World's Largest Offshore Wind Farm Is Finally Operational

It has a capacity of 1.3 billion watts.


Dr. Katie Spalding

Katie has a PhD in maths, specializing in the intersection of dynamical systems and number theory.

Freelance Writer

Hornsea 2 turbine seen from above
Hornsea 2 turbine seen from above. Image credit: Ørsted

Hornsea 2, a wind farm off the coast of the UK, is now fully operational and ready to help power around 1.3 million U.K. homes. With 165 turbines covering an area of 462 square kilometers (roughly 178 square miles), it is officially the biggest offshore wind farm on the planet.

“The UK is one of the world leaders in offshore wind,” Patrick Harnett, program director for the Hornsea 2 wind farm, told BBC News. “This is very exciting after five years of work to have full commercial operations at the world's largest offshore wind farm.”


The new farm’s claim to fame as the world’s largest will be short-lived, however. The Dogger Bank wind farm, which is due to start coming on stream next year, will eventually be able to power a whopping 6 million homes – more than four times the number powered by Hornsea 2.

Hornsea 2 is located about 89 kilometers (55 miles) offshore, and at that distance, it can be hard to appreciate just how big these babies are. Each of the 165 turbines rises about 200 meters (656 feet) above the sea, with each of the three blades stretching 81 meters (266 feet) across – each one is about the height of the Washington Monument and the width of … also the Washington Monument, actually, except rotating.

The announcement marks the completion of a project which first started delivering energy back in December 2021. A single rotation of the blades can reportedly power one UK home for 24 hours. Since each revolution takes just six seconds, that scales up to more than 14,000 homes every day, for every turbine.

That’s good news for a few reasons – the most obvious being the reduction in fossil fuel reliance. Renewable energy sources have been projected to reduce carbon emissions over the next three decades by a factor of up to twenty, and wind power in particular has a significantly higher energy return on investment than, say, coal. For every unit of energy invested in wind power, something like 44 units are returned as electricity, while the same input into coal would only yield about nine units of power.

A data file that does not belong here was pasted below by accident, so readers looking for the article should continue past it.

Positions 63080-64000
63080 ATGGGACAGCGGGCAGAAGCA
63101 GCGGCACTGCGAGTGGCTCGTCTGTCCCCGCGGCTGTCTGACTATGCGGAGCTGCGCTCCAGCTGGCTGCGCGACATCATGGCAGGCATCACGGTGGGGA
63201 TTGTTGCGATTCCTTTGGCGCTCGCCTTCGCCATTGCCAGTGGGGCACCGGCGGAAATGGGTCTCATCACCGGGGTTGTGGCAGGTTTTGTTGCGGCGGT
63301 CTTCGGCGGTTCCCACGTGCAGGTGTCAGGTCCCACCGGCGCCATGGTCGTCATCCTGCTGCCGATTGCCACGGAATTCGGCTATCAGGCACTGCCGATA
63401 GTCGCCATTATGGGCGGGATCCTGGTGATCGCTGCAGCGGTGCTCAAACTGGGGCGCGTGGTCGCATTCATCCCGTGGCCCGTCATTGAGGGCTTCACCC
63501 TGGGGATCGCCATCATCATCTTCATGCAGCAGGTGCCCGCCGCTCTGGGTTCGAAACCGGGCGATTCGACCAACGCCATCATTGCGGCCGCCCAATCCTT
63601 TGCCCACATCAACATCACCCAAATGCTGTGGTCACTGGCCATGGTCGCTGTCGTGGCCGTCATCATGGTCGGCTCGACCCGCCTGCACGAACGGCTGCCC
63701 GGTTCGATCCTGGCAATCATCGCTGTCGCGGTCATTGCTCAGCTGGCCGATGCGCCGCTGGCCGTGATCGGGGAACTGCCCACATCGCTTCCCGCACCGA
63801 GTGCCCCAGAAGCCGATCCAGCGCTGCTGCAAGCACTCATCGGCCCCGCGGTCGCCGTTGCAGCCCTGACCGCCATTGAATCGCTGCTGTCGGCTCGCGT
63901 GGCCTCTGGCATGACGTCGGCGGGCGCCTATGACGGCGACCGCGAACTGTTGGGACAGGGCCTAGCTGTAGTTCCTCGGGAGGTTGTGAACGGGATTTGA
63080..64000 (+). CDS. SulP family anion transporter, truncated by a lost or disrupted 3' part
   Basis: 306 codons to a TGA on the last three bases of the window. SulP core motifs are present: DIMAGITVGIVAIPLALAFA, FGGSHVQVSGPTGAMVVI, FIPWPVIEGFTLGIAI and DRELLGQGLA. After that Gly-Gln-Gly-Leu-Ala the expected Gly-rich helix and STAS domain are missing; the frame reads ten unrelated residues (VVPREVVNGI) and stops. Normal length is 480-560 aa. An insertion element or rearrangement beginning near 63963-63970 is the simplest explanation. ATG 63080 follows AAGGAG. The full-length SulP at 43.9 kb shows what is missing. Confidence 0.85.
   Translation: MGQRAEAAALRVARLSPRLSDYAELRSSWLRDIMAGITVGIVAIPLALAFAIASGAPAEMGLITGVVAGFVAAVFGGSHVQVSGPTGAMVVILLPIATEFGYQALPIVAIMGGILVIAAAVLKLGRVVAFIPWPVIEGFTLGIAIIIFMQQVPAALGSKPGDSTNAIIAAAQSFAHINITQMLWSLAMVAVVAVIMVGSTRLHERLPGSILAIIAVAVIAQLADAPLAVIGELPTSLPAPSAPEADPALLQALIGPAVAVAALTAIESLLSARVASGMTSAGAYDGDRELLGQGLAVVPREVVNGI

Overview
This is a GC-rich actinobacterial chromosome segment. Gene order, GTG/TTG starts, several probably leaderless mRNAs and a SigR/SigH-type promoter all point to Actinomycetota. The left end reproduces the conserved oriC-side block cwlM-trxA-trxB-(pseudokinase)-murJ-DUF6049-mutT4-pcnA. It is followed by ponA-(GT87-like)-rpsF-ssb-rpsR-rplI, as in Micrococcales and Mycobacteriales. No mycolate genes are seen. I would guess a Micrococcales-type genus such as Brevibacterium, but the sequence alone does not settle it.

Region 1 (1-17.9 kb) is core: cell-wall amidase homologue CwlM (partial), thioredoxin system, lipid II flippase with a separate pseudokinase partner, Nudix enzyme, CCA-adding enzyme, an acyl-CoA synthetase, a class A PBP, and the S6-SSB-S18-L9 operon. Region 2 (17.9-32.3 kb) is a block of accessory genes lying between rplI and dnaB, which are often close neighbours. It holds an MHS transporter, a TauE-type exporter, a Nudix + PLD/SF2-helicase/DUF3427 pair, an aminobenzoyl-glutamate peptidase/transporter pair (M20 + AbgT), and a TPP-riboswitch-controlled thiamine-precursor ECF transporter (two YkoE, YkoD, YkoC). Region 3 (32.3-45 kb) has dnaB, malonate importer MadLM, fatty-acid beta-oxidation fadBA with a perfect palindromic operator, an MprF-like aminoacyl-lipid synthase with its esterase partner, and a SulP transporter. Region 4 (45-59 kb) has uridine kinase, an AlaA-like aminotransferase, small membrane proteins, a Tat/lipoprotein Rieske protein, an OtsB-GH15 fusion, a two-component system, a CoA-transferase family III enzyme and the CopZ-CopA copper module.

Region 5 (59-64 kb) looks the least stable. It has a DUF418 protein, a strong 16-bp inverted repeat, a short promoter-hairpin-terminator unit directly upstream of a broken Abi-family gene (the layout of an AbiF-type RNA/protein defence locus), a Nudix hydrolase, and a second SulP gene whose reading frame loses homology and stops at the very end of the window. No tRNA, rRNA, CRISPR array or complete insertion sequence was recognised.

But Hornsea 2 is also good news for consumers. It has a capacity of more than 1.3 gigawatts, and as the world undergoes the current energy crisis – British energy bills are projected to soar by up to 80 percent next month – wind power stands as one of the cheapest forms of energy out there.

“The last time I checked it was roughly £450 per megawatt hour to buy electricity generated by gas,” Simon Evans from Carbon Brief, a website that follows renewable energy issues, told the BBC. “That's about nine times more expensive than the current cost to build new renewable capacity.”

Hornsea 2’s launch comes at an auspicious time, with Europe’s access to gas being squeezed by sanctions on Russia. While the UK is one of the luckier nations in the continent – more than 96 percent of the country’s gas supplies come from sources other than Russia – they are still vulnerable to the international gas market volatility, giving yet more reasons to wean themselves off the fossil fuel.

“Current global events highlight more than ever the importance of landmark renewable energy projects like Hornsea 2,” Duncan Clark, head of the U.K. region at Ørsted, the company which owns the farm, told CNBC. The new farm will “[help] the UK increase the security and resilience of its energy supply and drive down costs for consumers by reducing dependence on expensive fossil fuels.” 


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